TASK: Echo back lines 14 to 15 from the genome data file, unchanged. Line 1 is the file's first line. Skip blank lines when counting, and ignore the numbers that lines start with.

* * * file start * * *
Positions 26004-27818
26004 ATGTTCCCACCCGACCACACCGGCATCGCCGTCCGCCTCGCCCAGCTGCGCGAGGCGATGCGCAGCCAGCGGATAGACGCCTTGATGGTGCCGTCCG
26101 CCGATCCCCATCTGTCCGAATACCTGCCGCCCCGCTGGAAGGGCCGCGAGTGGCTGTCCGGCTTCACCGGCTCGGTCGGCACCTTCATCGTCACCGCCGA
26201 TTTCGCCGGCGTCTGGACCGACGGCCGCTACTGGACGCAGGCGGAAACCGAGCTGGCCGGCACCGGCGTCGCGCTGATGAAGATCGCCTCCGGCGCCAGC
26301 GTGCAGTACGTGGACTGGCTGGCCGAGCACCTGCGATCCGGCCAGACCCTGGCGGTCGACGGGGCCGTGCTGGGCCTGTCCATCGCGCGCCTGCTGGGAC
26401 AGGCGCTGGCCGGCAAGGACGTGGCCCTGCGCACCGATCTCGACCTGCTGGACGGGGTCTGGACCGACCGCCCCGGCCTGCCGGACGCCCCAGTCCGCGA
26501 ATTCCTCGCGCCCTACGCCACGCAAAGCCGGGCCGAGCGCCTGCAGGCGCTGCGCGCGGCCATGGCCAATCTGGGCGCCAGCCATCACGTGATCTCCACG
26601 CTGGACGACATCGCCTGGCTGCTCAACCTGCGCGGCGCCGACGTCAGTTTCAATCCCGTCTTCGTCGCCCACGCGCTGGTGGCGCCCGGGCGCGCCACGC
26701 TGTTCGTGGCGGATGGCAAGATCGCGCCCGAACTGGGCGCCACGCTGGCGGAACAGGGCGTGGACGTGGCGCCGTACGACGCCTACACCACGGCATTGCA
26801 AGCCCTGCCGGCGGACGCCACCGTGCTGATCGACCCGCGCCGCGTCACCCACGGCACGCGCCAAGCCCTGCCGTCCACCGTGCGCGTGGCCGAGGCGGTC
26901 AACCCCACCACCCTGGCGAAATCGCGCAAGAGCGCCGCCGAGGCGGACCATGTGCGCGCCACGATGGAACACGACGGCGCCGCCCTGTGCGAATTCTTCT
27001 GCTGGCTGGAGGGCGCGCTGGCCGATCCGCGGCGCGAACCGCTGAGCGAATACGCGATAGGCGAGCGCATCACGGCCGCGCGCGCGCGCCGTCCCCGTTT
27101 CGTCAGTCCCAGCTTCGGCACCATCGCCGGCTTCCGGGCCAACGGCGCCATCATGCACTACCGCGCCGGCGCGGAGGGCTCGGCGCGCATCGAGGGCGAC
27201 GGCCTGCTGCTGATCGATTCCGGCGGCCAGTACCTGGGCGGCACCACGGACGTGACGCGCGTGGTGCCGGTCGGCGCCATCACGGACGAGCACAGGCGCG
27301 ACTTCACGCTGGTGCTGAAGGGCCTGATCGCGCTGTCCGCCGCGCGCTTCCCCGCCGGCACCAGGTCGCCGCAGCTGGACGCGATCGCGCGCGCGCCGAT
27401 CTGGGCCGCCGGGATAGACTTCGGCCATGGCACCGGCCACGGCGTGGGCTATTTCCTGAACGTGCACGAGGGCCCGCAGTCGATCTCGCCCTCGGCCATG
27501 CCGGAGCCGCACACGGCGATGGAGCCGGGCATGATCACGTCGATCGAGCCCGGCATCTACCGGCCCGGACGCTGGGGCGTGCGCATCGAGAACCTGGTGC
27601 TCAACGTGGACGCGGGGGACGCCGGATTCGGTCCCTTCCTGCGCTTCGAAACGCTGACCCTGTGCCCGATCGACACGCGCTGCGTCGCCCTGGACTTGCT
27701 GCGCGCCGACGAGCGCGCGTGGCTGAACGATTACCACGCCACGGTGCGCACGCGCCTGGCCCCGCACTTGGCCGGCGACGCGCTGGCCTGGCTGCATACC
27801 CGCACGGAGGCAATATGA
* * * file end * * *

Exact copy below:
27201 GGCCTGCTGCTGATCGATTCCGGCGGCCAGTACCTGGGCGGCACCACGGACGTGACGCGCGTGGTGCCGGTCGGCGCCATCACGGACGAGCACAGGCGCG
27301 ACTTCACGCTGGTGCTGAAGGGCCTGATCGCGCTGTCCGCCGCGCGCTTCCCCGCCGGCACCAGGTCGCCGCAGCTGGACGCGATCGCGCGCGCGCCGAT